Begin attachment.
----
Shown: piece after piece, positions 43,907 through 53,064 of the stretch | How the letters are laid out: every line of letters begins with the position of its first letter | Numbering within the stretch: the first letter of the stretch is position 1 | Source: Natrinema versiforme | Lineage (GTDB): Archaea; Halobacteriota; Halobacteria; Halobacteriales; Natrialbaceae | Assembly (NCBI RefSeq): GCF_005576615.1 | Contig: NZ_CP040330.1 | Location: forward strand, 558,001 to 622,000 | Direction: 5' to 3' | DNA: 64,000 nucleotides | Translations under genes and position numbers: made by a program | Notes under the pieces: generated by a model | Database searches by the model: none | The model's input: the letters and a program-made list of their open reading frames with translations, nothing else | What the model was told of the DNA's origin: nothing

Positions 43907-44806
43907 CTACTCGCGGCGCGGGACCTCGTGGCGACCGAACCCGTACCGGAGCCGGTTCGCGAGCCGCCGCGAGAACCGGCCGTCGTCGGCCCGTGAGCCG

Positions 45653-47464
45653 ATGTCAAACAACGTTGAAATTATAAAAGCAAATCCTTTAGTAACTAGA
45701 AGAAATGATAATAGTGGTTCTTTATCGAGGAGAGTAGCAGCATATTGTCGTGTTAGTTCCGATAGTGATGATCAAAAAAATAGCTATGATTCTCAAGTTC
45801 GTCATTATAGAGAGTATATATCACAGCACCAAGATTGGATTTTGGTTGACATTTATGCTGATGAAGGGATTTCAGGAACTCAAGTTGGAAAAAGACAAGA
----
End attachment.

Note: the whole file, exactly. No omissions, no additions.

Shown: piece after piece, positions 43,907 through 53,064 of the stretch | How the letters are laid out: every line of letters begins with the position of its first letter | Numbering within the stretch: the first letter of the stretch is position 1 | Source: Natrinema versiforme | Lineage (GTDB): Archaea; Halobacteriota; Halobacteria; Halobacteriales; Natrialbaceae | Assembly (NCBI RefSeq): GCF_005576615.1 | Contig: NZ_CP040330.1 | Location: forward strand, 558,001 to 622,000 | Direction: 5' to 3' | DNA: 64,000 nucleotides | Translations under genes and position numbers: made by a program | Notes under the pieces: generated by a model | Database searches by the model: none | The model's input: the letters and a program-made list of their open reading frames with translations, nothing else | What the model was told of the DNA's origin: nothing

Positions 43907-44806
43907 CTACTCGCGGCGCGGGACCTCGTGGCGACCGAACCCGTACCGGAGCCGGTTCGCGAGCCGCCGCGAGAACCGGCCGTCGTCGGCCCGTGAGCCG

Positions 45653-47464
45653 ATGTCAAACAACGTTGAAATTATAAAAGCAAATCCTTTAGTAACTAGA
45701 AGAAATGATAATAGTGGTTCTTTATCGAGGAGAGTAGCAGCATATTGTCGTGTTAGTTCCGATAGTGATGATCAAAAAAATAGCTATGATTCTCAAGTTC
45801 GTCATTATAGAGAGTATATATCACAGCACCAAGATTGGATTTTGGTTGACATTTATGCTGATGAAGGGATTTCAGGAACTCAAGTTGGAAAAAGACAAGA